The Mullet Run

Plug Florida’s Epic Migration

Capt. Steve Dougherty September 20, 2010

While volumes have been written about the proper tactics and techniques to approach the annual fall bait run there’s one aspect that cannot be overlooked—this incredible migration is highly anticipated by anglers of all ages and skill levels. As tropical weather patterns churn the Atlantic, water temperatures begin to fall and prevailing southeast winds gradually veer to the north. The changing of seasons initiates an incredible phenomenon known simply as the mullet run. Millions of silver silhouettes ride the waves south and inundate area beaches, inlets, shorelines and shallow backcountry venues. With predators offered a seemingly endless supply of forage, primarily black and silver mullet, it’s best described as a full-on feeding frenzy lasting for weeks. Large dark shadows moving down the beach become common sights, as mullet masses flee the pursuit of hungry snook, tarpon, sharks, jacks, Spanish and king mackerel, bluefish and redfish. Although there are numerous offerings that will certainly get you in the game, perhaps no enticements offer as much action and excitement as topwater and subsurface plugs.

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Photo: Steve Dougherty

Commonly referred to as hardbaits and stickbaits, there are a wide variety of walking, popping and subsurface swimming plugs that will tempt nearby predators. While numerous factors will affect your selection and presentation, walking baits create an irresistible twitching action that’s known as “walking-the-dog.” Popping baits, also referred to as chuggers, are similar to walking baits except they feature cupped faces that create irresistible surface commotion. Subsurface seekers are often outfitted with a plastic lip to help reach deeper depths and whether you choose to pop, walk, or dive there’s a plethora of available options.

…there are a wide variety of walking, popping and subsurface swimming plugs that will tempt nearby predators.

While old-timers and seasoned salts will tell you stories of how much better the mullet run used to be, if you put in the effort you will definitely be rewarded with quality action from a variety of predators. Rather than a conveyor belt of billions of baitfish, the migration we know today typically pulses south in waves, so it makes common sense that finding concentrations of baitfish is key to your success. It’s pretty much impossible to predict the exact size, location and duration of the run so you must keep your eyes on the water and the weather. One solid northeast blow or October groundswell is all that it takes to ignite a hot bite.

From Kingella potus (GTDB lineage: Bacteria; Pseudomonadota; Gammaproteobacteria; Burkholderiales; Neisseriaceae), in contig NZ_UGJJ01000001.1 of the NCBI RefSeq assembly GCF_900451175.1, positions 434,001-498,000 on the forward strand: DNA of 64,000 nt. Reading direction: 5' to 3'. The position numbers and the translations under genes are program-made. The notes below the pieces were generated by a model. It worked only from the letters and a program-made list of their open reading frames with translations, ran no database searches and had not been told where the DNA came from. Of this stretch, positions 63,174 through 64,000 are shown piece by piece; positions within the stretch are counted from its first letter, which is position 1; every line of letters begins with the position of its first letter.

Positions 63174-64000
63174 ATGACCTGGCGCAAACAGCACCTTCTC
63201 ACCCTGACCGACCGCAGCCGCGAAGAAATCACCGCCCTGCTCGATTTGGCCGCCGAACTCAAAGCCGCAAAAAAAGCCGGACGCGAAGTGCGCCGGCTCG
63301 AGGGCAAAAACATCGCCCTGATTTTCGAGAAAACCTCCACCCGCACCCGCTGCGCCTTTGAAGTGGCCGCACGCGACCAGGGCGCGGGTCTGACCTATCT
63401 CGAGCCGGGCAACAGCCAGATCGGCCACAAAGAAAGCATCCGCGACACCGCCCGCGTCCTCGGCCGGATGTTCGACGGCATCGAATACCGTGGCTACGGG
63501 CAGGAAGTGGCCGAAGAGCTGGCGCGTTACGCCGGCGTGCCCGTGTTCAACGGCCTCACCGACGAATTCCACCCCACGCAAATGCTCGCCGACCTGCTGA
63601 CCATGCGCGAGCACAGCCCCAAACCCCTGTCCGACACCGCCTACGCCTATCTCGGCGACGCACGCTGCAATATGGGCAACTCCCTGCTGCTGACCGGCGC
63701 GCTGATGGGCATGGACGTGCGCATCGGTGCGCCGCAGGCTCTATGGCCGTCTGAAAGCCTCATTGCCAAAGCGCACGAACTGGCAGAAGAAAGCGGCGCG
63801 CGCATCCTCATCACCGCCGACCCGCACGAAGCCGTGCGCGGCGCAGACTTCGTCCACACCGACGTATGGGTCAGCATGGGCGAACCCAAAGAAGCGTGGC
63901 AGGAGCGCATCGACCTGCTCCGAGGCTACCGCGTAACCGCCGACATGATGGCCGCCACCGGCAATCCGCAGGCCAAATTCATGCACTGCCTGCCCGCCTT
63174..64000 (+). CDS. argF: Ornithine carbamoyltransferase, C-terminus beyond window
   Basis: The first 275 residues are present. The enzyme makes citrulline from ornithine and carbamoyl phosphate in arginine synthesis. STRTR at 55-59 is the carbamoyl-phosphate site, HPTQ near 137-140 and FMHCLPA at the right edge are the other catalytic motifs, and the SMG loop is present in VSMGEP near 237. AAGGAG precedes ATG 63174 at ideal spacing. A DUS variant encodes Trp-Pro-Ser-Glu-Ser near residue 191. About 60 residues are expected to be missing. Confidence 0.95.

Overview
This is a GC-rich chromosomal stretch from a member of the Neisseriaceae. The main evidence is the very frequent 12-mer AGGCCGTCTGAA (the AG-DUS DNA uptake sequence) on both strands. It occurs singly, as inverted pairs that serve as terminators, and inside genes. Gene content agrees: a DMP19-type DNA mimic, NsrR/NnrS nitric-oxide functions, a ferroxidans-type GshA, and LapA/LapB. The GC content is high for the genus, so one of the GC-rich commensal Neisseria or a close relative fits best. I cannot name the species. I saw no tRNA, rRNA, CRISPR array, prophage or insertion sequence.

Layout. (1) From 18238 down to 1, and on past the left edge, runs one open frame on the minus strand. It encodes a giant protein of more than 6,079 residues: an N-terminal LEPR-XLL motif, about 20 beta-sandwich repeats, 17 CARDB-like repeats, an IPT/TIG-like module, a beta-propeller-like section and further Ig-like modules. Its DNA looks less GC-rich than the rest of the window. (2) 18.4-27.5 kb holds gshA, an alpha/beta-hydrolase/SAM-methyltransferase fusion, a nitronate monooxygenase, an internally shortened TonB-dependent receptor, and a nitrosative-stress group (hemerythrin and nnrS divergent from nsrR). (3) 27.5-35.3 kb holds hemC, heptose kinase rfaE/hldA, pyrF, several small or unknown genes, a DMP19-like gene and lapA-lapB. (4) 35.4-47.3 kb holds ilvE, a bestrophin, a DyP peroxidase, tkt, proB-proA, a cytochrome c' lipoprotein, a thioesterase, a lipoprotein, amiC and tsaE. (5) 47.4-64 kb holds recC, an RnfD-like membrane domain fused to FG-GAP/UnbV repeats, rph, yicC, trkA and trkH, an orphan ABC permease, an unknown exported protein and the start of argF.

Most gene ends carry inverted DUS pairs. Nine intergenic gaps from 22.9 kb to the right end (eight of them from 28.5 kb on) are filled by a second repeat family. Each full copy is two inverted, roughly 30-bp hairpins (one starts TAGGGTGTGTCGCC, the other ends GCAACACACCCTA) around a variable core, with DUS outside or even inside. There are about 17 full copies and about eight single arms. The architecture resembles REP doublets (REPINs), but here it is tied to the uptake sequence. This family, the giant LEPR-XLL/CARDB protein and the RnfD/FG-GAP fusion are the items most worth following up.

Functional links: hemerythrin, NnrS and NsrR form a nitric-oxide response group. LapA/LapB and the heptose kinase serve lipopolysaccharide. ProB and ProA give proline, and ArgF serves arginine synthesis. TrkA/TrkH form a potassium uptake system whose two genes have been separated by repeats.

Game On!
When focusing your efforts along East Coast beaches signs of life will be easy to spot. Clouds of mullet invade area shorelines and quickly give away the presence of feeding game fish. The bite really turns on when the seas kick up. With a stiff breeze in your face you’ll need a plug that’s matched to your outfit to effectively cut through the wind. While some plugs feature loud ball bearings in an effort to emit a deadly effective frequency and pitch, this addition also helps to increase castability. When you’re stalking the suds and spot a cloud of mullet just beyond the first sandbar, lures such as Rapala’s 6-inch Glidin’ Rap are a great selection. This go-to weighs 2 ½ ounces, can be cast a country mile and features a slow-sinking, weighted body to cover the water column. If you’re blind-casting the beaches, something like a Skitter Pop may be a better choice, as it features a concave face that creates a loud surface commotion to seduce nearby game fish, especially those prowling the wash.

Inshore, mullet will be traversing inlets and passes to reach safe backwater venues. Follow nervous water and keep your eyes peeled for surface action. The combination of mullet, current, and structure will lead you to snook, jack and tarpon. Try tossing a MirrOlure She Dog under murky conditions, as this highly buoyant lure features twin rattles, which emit a deadly effective high frequency. Under clear water conditions a MirrOmullet resembles a wounded finger mullet and with a smaller rattle and profile, it’s the perfect choice for a subtle presentation.

When it comes to color selection it makes sense that silver/black patterns work well as they clearly match the hatch, although sometimes it makes sense to choose a brighter color pattern that provides a distinct contrast. While in no way a new player in the game, Yo-Zuri recently took the industry by storm with their revolutionary Sashimi series plugs with color changing technology. With the ability to change colors every time the lure moves, these innovative offerings are the only lures that can precisely duplicate the color changing behavior of natural forage species. If you’re skeptical about treble hooks flailing around your appendages, Yo-Zuri has done it again with the first circle-hook factory produced series of lures. While not only safe for you, circle-hooks are proven to decrease release mortality.

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